There is lots of hyper-focused criticism on the Gospels in terms of when they were written, and people who think there is no way that it could be from eyewitnesses, that it is legendary-type writing. As you go through this, can you explain the tangible reasons we can have confidence that they are based on eyewitness testimony? I think it would be good if we could also touch briefly on why it makes sense that we have the four Gospels we do in the Bible; we alluded to this before, but people hear lots about other Gospels in popular books like The Da Vinci Code and that kind of thing.

[Dave] I think as we take a look at the Gospels—and this is the approach I try to take in my book—we see that they deserve scrutiny because of what they’re claiming to be: historical accounts that contain the teachings of Jesus. They’re a common target of skeptics.

Basically, there is good reason and data that points to the fact that these [the Gospels] are rooted in eyewitness testimony.

We have Mark’s Gospel, which is said to be the account of Peter. We learn that from a church father named Papias, who was early in the church, and he’s been cited by Eucebius [20].  John and Matthew were both in the Twelve [Apostles], so they would have been eyewitnesses to Jesus.  And if you open up the Gospel of Luke and read the first four verses, he basically says that he went back and interviewed people; he wanted to give an orderly account. So we have two Gospels that are from eyewitnesses, and the other two Gospels are from people who knew or interviewed eyewitnesses [21].

I’d just like to point out for people who may be doubting, that there is no early evidence that explicitly says the Gospels were written by anyone other than these men [22].

[Karen] That’s a good point too. And this might be a good place just to highlight the difference between the Gnostic and the canonical Gospels.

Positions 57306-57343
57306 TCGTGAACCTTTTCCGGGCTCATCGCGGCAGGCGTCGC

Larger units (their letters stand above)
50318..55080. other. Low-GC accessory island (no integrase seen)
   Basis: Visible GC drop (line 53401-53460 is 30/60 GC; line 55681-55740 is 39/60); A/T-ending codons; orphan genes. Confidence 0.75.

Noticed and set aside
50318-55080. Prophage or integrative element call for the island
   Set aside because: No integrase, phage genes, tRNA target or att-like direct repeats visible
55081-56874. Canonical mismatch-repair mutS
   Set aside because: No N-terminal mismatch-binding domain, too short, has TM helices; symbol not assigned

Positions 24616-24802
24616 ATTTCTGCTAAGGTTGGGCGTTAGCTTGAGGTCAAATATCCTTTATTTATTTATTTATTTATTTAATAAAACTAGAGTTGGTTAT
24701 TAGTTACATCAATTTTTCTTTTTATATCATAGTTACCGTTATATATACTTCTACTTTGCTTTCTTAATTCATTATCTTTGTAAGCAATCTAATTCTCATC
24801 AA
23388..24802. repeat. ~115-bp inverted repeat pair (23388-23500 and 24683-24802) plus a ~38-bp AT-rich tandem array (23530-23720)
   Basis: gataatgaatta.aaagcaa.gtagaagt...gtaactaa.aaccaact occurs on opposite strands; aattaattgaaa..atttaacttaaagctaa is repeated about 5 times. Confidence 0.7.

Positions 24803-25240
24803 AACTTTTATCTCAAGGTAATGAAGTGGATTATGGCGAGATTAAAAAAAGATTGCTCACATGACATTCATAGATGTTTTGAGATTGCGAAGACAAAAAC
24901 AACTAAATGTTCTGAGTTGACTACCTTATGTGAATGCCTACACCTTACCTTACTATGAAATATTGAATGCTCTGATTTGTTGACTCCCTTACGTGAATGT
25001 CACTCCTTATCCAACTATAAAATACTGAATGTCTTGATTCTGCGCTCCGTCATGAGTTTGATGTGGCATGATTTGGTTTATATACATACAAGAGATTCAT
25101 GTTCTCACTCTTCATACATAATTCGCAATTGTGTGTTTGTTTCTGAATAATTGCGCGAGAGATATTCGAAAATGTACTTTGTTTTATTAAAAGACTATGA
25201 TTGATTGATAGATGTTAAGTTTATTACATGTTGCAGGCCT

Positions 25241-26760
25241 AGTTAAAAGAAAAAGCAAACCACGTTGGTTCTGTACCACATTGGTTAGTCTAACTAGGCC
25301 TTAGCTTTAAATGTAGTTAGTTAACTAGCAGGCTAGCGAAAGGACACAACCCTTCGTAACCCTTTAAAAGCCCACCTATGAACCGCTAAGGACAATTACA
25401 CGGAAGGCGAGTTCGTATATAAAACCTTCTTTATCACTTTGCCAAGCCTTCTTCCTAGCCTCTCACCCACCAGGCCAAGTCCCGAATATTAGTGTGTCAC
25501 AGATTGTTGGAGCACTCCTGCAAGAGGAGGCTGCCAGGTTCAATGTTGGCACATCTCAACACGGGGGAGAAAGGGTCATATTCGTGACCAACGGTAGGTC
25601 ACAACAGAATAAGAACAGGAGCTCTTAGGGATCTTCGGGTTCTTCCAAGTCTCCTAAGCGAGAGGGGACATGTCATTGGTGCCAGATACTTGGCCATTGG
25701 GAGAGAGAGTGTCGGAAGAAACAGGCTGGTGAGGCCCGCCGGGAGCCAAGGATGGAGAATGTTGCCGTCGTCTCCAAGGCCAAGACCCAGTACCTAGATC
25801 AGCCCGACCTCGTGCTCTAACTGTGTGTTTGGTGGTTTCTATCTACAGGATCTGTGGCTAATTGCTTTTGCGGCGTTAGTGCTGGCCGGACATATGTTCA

[Dave] That’s one of the things that books like The Da Vinci Code try to really blur that line [between Gnostic and canonical Gospels]. What you’ll see is that there are other gospels outside the Bible, but they are not seen to be [historical]. Remember those principles we just discussed? They [Gnostic Gospels] are not early accounts. That’s why you see the difference. For those of you who have always wondered, “Well what about this, doesn’t this [manuscript] say this about Jesus?” We have a couple of rogue scholars that will try to date them early so they can maybe sell a book, but in general, the consensus of scholarship is that they [Gnostic Gospels] were not written in the First century. They are seen to be written much, much later. They give us a different, almost esoteric view of Jesus as if He was some kind of Greek philosopher or something like that. So it’s not arbitrary that these Gospels [Matthew, Mark, Luke, and John] were put in. They were from the earliest dates known to the Church.

6. Evidence Pointing to the Resurrection

[Karen]  Perfect. We’ll talk more about the Gospel of Thomas in another podcast. Let’s move on to the evidence which points to the Resurrection.

Before you go there, I just want to point out that I see so much discussion around this and attacks specific to the Resurrection. I remember writing to one of the founders of The Resurrection Summit several years ago—I don’t know if you remember that—but I was amazed at their unsupported claims, and just the direction of that whole event, to dismantle the reality of the resurrection. It seems kind of trendy—it seems like it’s the favorite place to attack for the critics when it comes to Jesus. To the Christian, Jesus authenticated His divinity and further showed who He truly was by his Resurrection. It is among the prime evidences of Jesus being the Son of God. Can you speak to that?